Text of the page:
Codependency Vs. Interdependency: What Are The Key Differences?
In life, we all depend on other people for love, support, and guidance. At times, we rely on other people in ways that are harmful to us and them.
If you have a loved one struggling with an addiction or mental illness, it’s imperative to know the difference between codependency vs. interdependency. Let’s get into it.
What Is Codependency?
Melodie Beattie popularized the sensational term in her 1986 bestseller, Codependent No More. Unfortunately, many people struggle to understand the definition. In a nutshell, codependency refers to a chronic pattern of dysfunctional enabling. Codependency can include many symptoms. Let’s explore some of the more common ones.
People who struggle with codependency find it challenging to say no and set boundaries. Therefore, you often accommodate other people just to maintain a sense of peace. You put other people’s needs before their own. However, this people-pleasing isn’t necessarily altruistic- you feel compelled to do it. Over time, this pattern tends to lead to resentment.
Codependency is often rooted in feeling unworthy. As a result, you might be perfectionistic or overly controlling. You worry that failing at a task may expose you to your perceived incompetence.
Chronic Anger and Disappointment
You tend to become emotionally reactive when you’re upset with others. You may become overly demanding or use threats to get what you want. However, you struggle to follow through with your intentions. You’re at the mercy of other people’s actions- and this often makes you feel out-of-control and helpless.
Excessive Dependence On Relationships
You feel incomplete without the other person. Even if the relationship is downright abusive, it may feel like it’s impossible to move on. You fear abandonment and rejection, so you act in ways that will reduce this from happening.
Lack Of Identity
Because you rely on other people for your self-worth, you often feel like you don’t know who you are. Instead of pursuing your own dreams and passions, you may just go along with whatever other people enjoy doing. As a result, you may feel a profound sense of emptiness.
What Is Interdependency?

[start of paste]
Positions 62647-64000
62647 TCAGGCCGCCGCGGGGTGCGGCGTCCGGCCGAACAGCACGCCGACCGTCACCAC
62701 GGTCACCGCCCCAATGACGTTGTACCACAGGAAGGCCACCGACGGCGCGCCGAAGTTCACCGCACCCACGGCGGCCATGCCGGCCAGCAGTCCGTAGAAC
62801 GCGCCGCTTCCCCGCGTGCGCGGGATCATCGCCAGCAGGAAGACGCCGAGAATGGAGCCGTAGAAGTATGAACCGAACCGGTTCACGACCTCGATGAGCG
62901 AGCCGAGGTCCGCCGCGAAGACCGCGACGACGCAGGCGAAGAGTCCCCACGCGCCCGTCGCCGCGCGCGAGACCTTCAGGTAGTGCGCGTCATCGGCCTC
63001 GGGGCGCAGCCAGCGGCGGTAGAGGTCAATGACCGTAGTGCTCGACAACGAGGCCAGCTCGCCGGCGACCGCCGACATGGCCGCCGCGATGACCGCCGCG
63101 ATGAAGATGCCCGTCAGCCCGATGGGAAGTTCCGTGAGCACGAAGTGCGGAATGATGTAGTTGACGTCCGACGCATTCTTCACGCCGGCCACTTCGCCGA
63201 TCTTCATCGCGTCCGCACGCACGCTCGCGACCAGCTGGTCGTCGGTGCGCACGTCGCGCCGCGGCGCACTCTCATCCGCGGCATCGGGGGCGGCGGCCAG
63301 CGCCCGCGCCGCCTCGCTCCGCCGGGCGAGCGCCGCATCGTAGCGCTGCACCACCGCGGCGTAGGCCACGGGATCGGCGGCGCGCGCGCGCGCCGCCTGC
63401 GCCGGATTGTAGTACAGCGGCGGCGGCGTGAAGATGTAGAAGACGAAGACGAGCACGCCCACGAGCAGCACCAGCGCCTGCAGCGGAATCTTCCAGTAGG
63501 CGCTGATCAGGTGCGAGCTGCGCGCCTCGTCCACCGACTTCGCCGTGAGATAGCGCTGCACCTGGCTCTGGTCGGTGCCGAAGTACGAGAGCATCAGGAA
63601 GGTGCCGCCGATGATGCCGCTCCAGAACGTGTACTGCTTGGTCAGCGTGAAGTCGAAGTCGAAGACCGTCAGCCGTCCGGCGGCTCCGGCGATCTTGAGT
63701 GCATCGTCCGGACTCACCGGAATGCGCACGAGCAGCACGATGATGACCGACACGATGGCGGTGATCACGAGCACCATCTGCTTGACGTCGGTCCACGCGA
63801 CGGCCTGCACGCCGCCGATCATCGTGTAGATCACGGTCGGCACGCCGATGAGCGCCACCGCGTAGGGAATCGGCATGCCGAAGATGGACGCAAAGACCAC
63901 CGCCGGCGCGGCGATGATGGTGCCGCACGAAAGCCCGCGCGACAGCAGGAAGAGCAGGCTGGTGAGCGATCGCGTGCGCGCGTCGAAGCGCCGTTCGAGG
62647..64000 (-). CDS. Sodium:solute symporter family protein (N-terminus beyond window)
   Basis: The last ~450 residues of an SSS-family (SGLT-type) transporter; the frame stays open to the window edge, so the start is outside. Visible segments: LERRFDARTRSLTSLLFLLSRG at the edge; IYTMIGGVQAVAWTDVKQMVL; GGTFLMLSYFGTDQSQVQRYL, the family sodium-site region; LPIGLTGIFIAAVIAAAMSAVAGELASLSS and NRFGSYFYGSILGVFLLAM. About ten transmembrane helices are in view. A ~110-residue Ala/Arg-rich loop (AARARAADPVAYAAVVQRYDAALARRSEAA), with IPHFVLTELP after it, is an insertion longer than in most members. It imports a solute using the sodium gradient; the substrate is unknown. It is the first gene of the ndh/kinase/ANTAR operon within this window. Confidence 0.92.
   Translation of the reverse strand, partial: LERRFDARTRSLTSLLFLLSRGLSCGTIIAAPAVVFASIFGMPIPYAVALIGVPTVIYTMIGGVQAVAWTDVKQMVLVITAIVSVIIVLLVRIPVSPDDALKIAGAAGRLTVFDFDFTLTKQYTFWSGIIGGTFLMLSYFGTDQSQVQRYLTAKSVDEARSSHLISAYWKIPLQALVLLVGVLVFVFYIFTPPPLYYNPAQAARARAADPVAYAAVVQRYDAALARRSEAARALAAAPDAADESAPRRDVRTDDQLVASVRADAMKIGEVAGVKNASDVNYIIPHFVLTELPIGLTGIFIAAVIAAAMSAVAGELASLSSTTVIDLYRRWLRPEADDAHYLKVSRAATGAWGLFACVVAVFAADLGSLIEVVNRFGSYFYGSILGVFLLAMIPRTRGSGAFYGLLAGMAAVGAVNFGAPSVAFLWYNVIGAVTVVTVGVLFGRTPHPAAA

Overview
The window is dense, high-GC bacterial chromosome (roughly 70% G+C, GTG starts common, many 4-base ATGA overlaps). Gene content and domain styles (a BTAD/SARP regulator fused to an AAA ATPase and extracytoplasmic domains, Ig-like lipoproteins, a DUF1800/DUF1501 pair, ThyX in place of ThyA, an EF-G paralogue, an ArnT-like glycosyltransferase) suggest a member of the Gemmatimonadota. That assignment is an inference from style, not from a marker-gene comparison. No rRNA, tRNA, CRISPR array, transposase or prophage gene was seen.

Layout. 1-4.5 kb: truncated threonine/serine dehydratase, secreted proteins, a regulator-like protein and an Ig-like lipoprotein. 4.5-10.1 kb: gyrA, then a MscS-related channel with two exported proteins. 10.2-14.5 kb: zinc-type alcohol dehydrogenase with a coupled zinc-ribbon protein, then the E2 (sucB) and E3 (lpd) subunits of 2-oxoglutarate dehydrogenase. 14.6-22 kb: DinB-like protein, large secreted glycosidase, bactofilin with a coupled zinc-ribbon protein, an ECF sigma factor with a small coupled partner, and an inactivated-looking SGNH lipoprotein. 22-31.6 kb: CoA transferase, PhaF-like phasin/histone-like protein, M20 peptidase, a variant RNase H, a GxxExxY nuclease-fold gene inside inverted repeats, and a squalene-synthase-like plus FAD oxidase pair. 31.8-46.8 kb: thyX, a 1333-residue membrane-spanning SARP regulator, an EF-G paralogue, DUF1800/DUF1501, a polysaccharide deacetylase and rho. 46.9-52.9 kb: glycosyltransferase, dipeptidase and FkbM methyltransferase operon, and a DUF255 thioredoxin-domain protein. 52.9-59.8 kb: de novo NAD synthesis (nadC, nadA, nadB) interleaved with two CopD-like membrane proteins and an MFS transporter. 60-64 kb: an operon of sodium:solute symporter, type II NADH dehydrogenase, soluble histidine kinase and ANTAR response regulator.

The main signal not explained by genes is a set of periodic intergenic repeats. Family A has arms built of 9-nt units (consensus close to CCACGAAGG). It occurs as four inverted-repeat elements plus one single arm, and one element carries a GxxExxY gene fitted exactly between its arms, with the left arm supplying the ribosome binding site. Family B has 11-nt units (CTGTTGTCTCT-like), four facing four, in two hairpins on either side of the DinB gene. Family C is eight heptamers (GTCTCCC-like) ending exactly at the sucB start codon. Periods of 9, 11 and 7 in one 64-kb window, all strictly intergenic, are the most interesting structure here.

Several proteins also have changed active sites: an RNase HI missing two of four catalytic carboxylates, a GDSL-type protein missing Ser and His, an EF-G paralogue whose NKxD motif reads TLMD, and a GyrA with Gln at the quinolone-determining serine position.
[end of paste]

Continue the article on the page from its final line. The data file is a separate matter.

Interdependence refers to mutual collaboration and connection. In an interdependent relationship, both parties feel free to lean on each other for support. Respect is inherent, and both parties have a vested interest in maintaining a healthy relationship.
Unlike codependency, other people don’t define your self-worth. They also don’t make or break your happiness. So, what does this interdependence look like?
Healthy and Collaborative Communication
You value transparent communication in your relationships. You say what you mean, and you mean what you say. You also expect the same respect from the people in your life. When conflicts inevitably emerge, you don’t react aggressively or passively. Instead, you work together to decide a reasonable solution.
You recognize the need to set healthy limits with others. Even if setting limits feels uncomfortable, you know they are essential for you and the people you love. You are assertive with your boundaries and feel confident in enforcing them when needed.
Mutual Sharing Of Resources
In codependent relationships, one person leans on another person disproportionately. They might expect you to spend excess time, money, and energy on them. But in interdependent dynamics, you both take and give in the relationship. There isn’t a need to keep score, because things feel appropriate and fair.
Strong Sense Of Self
As much as you enjoy relationships with others, you also enjoy the relationship you share with yourself. You have strong insight into your passions and preferences, and you make plenty of room for self-care.
Why Are Codependent Relationships So Common With Addiction And Mental Illness?
Unfortunately, codependent relationships go hand-in-hand with mental health issues. These relationships can persist for many years. Often, these patterns are unconscious to everyone involved.
Codependency comes from good intentions. Many times, friends and family want to desperately help their struggling loved one. You might assume it’s your responsibility to rescue them from their pain. You might even blame yourself for your loved one’s decisions.
That said, codependency often causes more harm than good. When you enable your loved one, you usually allow them to:
Criticize or threaten you.
Put themselves in dangerous situations.
Lie to you.
Take advantage of your resources.
Steal from you.
Hurt you physically or emotionally.
It’s no surprise that none of these behaviors actually help you or your loved one. Instead, they reinforce destructive patterns. Although you might recognize the problematic relationship, you might feel scared or guilty about changing the status quo.
As a result, the pattern persists. The individual continues to feel enabled by their loved ones. Loved ones feel a combination of helplessness, anger, sadness, and fear.
Codependency Vs. Interdependency: Moving Forward
There is a profound difference between codependency vs. interdependency. Remember that learning how to protect your personal integrity is important in any relationship. You are worthy of love and respect.
At The Resurface Group, we help transform relationships by teaching our clients and their loved ones how to respect one another. We understand the importance of support, and we will show you how to balance being supportive without being enabling.
Ready to learn more about our process? Contact us today!